change in his career path. He had earned bach- elor’s degrees in physics and Spanish and a minor in math at the University of New Mexico. After spending enough time working in a lab to realize he didn’t like it, he learned about the field of patent law.
A Look at the Class of 2011 S
tephen Marshall was on his way to be- coming a physicist when he made an abrupt
The possibility of combining his interest in sci- ence with the law was enough to turn him toward law school. He applied to only one – the UNM School of Law – where his grandfather, Peter Gal- lagher, had received his law degree in 1951.
“I knew I wanted to practice law in Albuquerque, so it was the best place to go, and you can’t beat the price,” said Marshall, who graduated first in his class.
Initially, he struggled with the grayness of the law, which was the opposite of the black-and-white physics world he came from. As his comfort with legal principles grew; however, he found the log- ical reasoning of law very similar to that of his physics background.
Marshall was impressed by the diversity of his classmates’ backgrounds and he established friendships he knows will be long lasting. He en- joyed every course he took and was a manuscript editor for the Natural Resources Journal. Surpris- ingly, he was never able to fit in any courses in copyright or patent law, even though he took the patent bar after his first year. Those classes just never fit into his schedule.
In addition to the legal education he received, Marshall said his writing skills improved tremen- dously and he gained the confidence to take risks in standing up in front of people. “I took Advanced Evidence and Trial Practice from Carl Bettinger (`90), who required each of us to stand up and sing a song,” said Marshall. “After singing in front of class, talking was much easier.”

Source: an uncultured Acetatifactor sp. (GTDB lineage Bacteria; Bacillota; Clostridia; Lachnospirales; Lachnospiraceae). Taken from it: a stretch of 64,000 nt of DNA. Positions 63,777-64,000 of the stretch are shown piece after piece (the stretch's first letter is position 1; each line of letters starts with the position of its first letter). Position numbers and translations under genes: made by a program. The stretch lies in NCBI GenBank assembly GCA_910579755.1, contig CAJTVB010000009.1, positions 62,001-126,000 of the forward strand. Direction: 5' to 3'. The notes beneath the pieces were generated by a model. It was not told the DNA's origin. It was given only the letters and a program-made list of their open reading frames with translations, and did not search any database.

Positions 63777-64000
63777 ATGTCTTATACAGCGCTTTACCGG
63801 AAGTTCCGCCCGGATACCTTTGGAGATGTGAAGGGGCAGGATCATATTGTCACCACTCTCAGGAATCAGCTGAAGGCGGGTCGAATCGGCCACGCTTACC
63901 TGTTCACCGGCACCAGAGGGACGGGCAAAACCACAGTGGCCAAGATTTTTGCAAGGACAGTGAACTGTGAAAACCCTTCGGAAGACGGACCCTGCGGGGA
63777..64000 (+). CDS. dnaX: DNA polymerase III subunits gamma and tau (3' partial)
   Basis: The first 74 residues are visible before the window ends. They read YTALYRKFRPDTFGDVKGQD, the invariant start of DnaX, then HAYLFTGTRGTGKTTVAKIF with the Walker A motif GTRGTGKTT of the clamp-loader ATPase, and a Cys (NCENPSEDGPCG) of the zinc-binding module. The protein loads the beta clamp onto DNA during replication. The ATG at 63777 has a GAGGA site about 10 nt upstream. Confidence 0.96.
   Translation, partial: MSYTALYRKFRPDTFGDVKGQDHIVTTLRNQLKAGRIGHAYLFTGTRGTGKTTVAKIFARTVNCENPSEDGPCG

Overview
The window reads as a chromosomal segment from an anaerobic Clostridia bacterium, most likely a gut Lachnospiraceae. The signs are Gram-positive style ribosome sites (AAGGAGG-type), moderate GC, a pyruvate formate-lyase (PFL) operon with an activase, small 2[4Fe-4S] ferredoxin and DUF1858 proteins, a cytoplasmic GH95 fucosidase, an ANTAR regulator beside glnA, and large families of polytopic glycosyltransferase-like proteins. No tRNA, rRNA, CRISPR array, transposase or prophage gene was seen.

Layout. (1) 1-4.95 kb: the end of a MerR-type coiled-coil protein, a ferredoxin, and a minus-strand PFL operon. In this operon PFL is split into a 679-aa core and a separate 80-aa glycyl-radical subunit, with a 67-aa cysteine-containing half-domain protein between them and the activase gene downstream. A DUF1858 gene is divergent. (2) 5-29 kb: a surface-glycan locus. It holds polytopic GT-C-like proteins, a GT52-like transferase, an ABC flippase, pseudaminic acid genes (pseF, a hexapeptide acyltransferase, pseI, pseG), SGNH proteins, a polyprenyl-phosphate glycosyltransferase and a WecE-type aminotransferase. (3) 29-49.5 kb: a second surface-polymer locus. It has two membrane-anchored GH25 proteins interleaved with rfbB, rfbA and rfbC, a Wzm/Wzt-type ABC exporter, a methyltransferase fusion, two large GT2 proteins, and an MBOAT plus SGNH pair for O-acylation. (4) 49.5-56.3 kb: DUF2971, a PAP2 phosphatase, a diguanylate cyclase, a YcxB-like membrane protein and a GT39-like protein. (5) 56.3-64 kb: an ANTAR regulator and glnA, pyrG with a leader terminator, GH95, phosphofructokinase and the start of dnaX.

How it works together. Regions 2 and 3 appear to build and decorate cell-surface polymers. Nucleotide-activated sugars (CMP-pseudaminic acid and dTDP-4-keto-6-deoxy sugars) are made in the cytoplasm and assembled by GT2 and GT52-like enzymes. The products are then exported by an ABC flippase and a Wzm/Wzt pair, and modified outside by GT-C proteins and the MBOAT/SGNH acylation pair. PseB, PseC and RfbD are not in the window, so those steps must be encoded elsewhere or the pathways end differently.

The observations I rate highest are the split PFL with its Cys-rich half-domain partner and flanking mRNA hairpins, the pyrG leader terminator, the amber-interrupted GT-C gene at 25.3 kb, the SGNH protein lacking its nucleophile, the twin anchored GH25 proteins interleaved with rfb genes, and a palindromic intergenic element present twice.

After his second year, Marshall clerked at the Rodey Law Firm, an opportunity that came from the school’s on-campus interview program. He also became a father. That summer set the stage for his future, as he joined Rodey after graduation. “Dur- ing the summer I spent at Rodey, I could tell that
everyone there was good at what they did and they have a lot of unique interests, and that it is a fam- ily-oriented firm,” he said.
Initially, Marshall will be working on medical malpractice cases, but he still harbors an interest in intellectual property, hoping that one day he might be able to work in that area.
See Peter Gallagher Profile on Page 31. • •
Ever since he was in middle school and argued a make-believe case before a make-believe jury inside his Detroit home, D’Ontae Sylver- tooth knew he wanted to be a lawyer. Though no one in his family had graduated from high school, he had his sights on a legal career.
Sylvertooth earned a bachelor’s degree in crimi- nal justice and a master’s degree in public ad- ministration at Old Dominion University. When the Equal Employment Opportunity Commission offered him a job in Albuquerque as a federal in- vestigator, he relied on Google to find out about the place. After four visits, he accepted the job. Right away, he visited the UNM School of Law.
When he received his J.D. in May, Sylvertooth not only saw his dream come true, but he achieved it in a way that defied time. He entered the UNM
He also found time to socialize and study with his classmates. “I liked the idea of staying up late ar- guing issues with my friends,” he said. “One day, a group of us started studying at 2 p.m. for our criminal law class and we didn’t stop until 6 the next morning. It was fun because we were argu- ing principles over and over.”
In the spring of 2011, he received a Presidential Management Fellowship, which was awarded na-
Class of 2011, Continued on next page UNM LAW •5
School of Law as a flex-time student, continuing to work full time at the EEOC. After his first year, he figured he could increase his law-school com- mitment. Not only did he continue to work full time while taking a full course load, but he didn’t let many additional opportunities slip by.
“I wanted the full law-school experience as much as possible,” he said.
At the end of his first year, Sylvertooth, of Blackfeet heritage, won the New Mexico Court of Appeals Appellate Advocacy Tournament. He was co-edi- tor-in-chief of the New Mexico Law Review, com- peted on two moot court teams and was a member of the 2011 national mock trial team that won the regional tournament and competed in the nationals. He was an active member of BALSA, MALSA and NALSA.
Stephen Marshall (‘11)
D’Ontae Sylvertooth (‘11)
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